Gloria

Branden Jacobs-Jenkins
Hampstead Theatre

Kae Alexander and Ellie Kendrick Credit: Marc Brenner
Bayo Gbadamosi and Colin Morgan Credit: Marc Brenner
Sian Clifford Credit: Marc Brenner

The eponymous Gloria may barely say a word in Branden Jacobs-Jenkins’s Pulitzer Prize-nominated drama but she certainly has a devastating impact.

The opening scene, in a play that very much divides into two halves, shows the workings of a New York magazine’s office from the perspective of the highly aspirational and opinionated but uninfluential junior members of the editorial team.

Whether this is meant to be a fly on the wall representation of real life must be open to question, since almost no work is done. That is partly a reflection on the characters involved.

Kae Alexander most amusingly portrays the wonderfully bitchy Kendra, insulting all and sundry as soon as their backs are turned. Colin Morgan is Dean, a man at risk of remaining in a dead-end career as his 30th birthday comes ever closer, while Ellie Kendrick is Ani, likely to end up somewhere between the two. The only signs of enthusiasm come from preppy African-American intern Miles, played by Bayo Gbadamosi.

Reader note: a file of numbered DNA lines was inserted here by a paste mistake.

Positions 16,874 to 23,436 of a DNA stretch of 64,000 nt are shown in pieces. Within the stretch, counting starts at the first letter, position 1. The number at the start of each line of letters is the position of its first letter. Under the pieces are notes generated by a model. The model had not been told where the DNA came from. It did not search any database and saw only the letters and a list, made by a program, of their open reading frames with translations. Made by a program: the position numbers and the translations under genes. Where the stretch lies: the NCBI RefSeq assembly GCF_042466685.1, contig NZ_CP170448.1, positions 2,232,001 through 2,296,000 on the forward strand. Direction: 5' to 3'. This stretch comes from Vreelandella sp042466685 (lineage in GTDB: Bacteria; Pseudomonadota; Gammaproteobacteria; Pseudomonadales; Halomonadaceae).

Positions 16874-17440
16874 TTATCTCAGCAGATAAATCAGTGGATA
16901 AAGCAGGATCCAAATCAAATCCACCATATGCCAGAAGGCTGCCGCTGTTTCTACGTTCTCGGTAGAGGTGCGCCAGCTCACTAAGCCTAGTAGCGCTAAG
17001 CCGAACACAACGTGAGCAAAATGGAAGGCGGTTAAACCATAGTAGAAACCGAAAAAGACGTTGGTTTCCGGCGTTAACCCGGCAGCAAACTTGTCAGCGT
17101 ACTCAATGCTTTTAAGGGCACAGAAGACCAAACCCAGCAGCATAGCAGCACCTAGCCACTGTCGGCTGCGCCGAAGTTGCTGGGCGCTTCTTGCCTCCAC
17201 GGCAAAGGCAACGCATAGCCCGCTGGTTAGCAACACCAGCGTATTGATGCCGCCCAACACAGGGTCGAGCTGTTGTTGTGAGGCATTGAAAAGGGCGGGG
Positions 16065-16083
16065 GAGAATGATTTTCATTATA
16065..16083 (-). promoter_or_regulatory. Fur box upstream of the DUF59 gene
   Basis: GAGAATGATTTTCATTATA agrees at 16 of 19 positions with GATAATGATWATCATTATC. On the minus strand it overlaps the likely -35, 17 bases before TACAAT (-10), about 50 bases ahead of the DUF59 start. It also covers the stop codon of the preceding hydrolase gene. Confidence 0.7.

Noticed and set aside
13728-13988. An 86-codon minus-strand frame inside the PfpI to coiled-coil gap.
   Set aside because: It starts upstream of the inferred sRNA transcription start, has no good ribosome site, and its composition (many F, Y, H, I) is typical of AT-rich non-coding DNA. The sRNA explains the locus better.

External hysteria is injected first by Bo Poraj’s overworked Lorin and then Gloria, trapped in a job and life that she apparently hates, even before the humiliation of one of those housewarming parties that leaves the new homeowner feeling depressingly lonely.

Up to around 30 seconds before the interval in an evening that runs to just over 2¼ hours, Gloria had seemed like a relatively lightweight sitcom, although many of the opinions expressed suggested that America and more particularly New York might now have reached the stage of stepping beyond the failure of the Great American Dream to the failure of its inadequate successor.

After the interval, the play takes on a very different character thanks to Gloria’s 15 minutes of fame. Now, the evening turns its focus to the book publishing and TV industries, which Jacobs-Jenkins patently believes are as shallow and ephemeral as their distant cousin in magazines.

Sian Clifford in the role of Nan steps into the spotlight as one of a stream of wannabe authors / screenwriters attempting to capitalise on the kind of experience that many of us might wish could be played down, particularly in these increasingly troubled times.

By the end of the evening, viewers will have been given an opportunity to ponder not only on America today and the media’s increasing shallowness but also office life, gun laws, sexism, racism and so much more.

Michael Longhurst does a good job with his English cast, although some of the speeches rattle along at such a pace that the language can get swallowed to the point of unintelligibility.

What had initially appeared to be a relatively harmless comedy eventually attempts to turn into a withering satire with some trenchant observations about contemporary society, although some might conclude that despite the serious subject matter much of the characterisation lacks any great depth.

Reviewer: Philip Fisher